Junkers took this opportunity to produce all the flying surfaces (wings and horizontal stabilizer) of the J-4 aircraft of corrugated duralumin (except for some fabric on the rear fuselage, and the armoured steel fuselage "bathtub") in order to lower weight. The J-4 became Junkers' first design to enter production, with orders totalling 283, of which about 184 were delivered to operational units. Since it was the first design from Junkers to serve in the Luftstreitkräfte's "J-class" of armoured, infantry co-operation aircraft, the Junkers J-4 received the German military designation "J-I".
Junkers continued to believe in the monoplane layout constructed entirely in metal, and continued the J-series with a number of newer monoplane designs.
One of the most successful was the J-7 which went through five major and minor changes in its airframe design during tests throughout 1917, which was later stretched to form the two-seat J-8.
The J-8 was the first cantilever monoplane design, and looked extremely "modern" when compared to contemporary wire-braced biplane designs.
The J-8 was put into limited production by the Junkers-Fokker Werke as the J-10, a small number of which saw service on the Eastern Front just before the war ended.
Likewise, the single-seat J-7 itself led to the J-9 design, built in small numbers by both the Junkers firm itself, and the Junkers-Fokker-Werke AG (abbreviated "Jfa"), as the Junkers D.I low wing fighter plane. The Great War ended with German Navy trials of model J-11 which was an all metal floatplane prototype.
Junkers-Fokker Werke AG
Towards the end of 1917 Junkers and Fokker formed the Junkers-Fokker Werke AG to build all-metal aircraft. This merger was forced upon Junkers by the military authorities. They felt that Junkers, unlike Fokker, lacked mass-production experience, nor was he a pilot, an asset which counted highly in those days.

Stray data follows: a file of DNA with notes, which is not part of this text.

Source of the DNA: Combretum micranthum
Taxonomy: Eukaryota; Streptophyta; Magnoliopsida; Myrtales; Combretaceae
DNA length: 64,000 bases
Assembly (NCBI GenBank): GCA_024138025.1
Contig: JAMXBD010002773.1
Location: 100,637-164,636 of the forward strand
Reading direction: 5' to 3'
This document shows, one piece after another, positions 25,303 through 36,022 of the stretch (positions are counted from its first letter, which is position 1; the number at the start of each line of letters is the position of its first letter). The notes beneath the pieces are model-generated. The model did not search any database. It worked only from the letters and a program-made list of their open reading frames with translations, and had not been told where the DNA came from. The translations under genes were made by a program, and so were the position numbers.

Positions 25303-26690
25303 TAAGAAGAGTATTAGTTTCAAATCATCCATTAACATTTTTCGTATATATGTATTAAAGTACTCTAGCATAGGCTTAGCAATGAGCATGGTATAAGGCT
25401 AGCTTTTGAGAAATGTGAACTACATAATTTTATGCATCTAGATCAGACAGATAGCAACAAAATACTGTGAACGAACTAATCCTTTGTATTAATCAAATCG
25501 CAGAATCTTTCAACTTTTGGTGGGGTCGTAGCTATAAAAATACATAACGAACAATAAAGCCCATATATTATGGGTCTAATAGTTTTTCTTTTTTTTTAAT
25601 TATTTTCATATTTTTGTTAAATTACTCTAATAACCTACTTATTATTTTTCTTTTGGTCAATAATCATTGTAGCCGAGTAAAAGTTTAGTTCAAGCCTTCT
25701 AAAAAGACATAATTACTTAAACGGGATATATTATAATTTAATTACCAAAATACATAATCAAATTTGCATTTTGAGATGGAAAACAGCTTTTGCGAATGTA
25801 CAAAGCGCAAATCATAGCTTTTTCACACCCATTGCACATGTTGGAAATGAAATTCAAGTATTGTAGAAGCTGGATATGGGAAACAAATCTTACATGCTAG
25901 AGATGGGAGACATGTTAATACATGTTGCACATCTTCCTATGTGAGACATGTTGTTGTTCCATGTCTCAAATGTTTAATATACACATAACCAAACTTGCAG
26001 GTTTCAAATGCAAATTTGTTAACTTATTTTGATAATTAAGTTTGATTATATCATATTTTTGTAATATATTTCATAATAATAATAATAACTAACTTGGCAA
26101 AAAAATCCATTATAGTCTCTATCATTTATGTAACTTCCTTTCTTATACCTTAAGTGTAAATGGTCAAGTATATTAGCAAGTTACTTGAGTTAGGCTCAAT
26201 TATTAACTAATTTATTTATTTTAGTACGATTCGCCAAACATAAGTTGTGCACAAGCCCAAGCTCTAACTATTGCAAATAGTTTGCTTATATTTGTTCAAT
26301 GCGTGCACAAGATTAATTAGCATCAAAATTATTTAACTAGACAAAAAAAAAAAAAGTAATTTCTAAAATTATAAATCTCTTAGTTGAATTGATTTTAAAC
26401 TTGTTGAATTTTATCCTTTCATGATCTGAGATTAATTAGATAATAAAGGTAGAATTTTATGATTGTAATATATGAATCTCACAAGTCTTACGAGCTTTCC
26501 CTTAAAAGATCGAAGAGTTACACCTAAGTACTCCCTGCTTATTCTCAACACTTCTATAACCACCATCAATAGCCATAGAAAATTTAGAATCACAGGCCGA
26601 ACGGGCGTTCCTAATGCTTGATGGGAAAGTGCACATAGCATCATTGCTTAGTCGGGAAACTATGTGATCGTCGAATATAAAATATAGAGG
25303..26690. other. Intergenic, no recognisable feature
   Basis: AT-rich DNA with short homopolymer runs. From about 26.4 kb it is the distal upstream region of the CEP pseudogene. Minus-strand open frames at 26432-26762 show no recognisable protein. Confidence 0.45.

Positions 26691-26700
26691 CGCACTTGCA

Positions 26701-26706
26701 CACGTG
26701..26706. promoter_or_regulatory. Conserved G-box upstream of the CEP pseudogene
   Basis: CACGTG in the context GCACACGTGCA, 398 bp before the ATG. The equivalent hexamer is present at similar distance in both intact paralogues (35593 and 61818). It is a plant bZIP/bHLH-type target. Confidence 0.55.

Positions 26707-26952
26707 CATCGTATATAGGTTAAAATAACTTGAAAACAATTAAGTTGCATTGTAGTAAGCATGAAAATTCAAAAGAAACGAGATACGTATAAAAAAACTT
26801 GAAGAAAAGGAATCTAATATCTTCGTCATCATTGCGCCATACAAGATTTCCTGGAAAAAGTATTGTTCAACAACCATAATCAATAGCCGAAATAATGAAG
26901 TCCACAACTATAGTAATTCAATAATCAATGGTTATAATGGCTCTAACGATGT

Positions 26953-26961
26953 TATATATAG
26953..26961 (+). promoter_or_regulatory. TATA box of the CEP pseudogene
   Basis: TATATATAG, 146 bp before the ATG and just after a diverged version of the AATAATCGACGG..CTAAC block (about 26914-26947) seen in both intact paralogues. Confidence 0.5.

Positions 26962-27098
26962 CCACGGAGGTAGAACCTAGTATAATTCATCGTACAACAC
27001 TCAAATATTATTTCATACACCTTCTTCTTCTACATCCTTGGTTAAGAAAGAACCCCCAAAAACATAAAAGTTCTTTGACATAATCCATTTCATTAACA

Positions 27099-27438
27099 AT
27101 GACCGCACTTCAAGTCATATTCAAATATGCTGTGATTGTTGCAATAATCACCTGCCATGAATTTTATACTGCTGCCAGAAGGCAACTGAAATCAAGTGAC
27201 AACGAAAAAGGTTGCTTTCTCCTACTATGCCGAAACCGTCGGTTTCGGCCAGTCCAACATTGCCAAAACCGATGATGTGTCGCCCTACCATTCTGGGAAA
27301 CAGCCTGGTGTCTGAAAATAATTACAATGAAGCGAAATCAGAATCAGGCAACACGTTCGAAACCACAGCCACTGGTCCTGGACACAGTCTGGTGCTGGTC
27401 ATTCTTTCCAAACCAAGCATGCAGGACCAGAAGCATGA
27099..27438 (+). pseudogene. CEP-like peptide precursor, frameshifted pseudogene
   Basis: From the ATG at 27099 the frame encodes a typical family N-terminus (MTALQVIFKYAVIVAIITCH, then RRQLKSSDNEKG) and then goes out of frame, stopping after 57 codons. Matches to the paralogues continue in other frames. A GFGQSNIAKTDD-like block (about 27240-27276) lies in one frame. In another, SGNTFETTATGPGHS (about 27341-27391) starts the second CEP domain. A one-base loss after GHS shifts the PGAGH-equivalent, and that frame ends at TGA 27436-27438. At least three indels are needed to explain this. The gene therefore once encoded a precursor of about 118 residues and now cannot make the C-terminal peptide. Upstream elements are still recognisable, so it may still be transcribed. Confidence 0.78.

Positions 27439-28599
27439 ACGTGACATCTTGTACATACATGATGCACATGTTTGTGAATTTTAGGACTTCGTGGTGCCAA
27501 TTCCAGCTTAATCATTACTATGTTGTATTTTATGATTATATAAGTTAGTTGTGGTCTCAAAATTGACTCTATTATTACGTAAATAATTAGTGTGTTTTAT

The aircraft department of Junkers & Co was separated from Junkers & Co and integrated into the Junkers-Fokker-Werke AG. Additional capacity was transferred from the Fokker Werke at Schwerin. The remaining Junkers & Co was concentrated on its classical thermodynamic applications, like the gas stoves and military equipment for the war time production. Junkers & Co, as well as the Junkers Research Institute remained completely under control of Hugo Junkers.
Initially Junkers & Co (abbreviated "Jco") and the Junkers-Fokker-Werke AG produced in the old Jco facility. But on 13 June 1918 Junkers & Co left the facility and turned over into a new nearby facility. The former Jco facility was completely taken over by Junkers-Fokker-Werke AG.
After the end of World War I, Anthony Fokker retreated from Germany. On 3 December 1918 Fokker left the Junkers-Fokker-Werke AG as a partner, the partner contract was dissolved on 24 April 1919. A total of 321 aircraft were built at Junkers-Fokker-Werke AG.
During the 15 month of existence, a lot of differences were discussed between Hugo Junkers and Anthony Fokker, which mostly resulted from Fokker's priorities for his Schwerin facilities instead of the Dessau plants. Only little experience interchange was gained on both sides during this period, as Junkers was not willing to supply technology experience to Fokker and Fokker was not willing to offer significant production knowhow to Junkers. In sofar the Junkers-Fokker cooperation was unsuccessful.
However, at the end of World War I Hugo Junkers had an own aircraft production facility at Dessau, which was capable for large scale serial production. This was the nucleus for the future aircraft production plant at Dessau. On 2 June 1919 the Junkers-Fokker-Werke AG was renamed into Junkers Flugzeugwerke AG Dessau.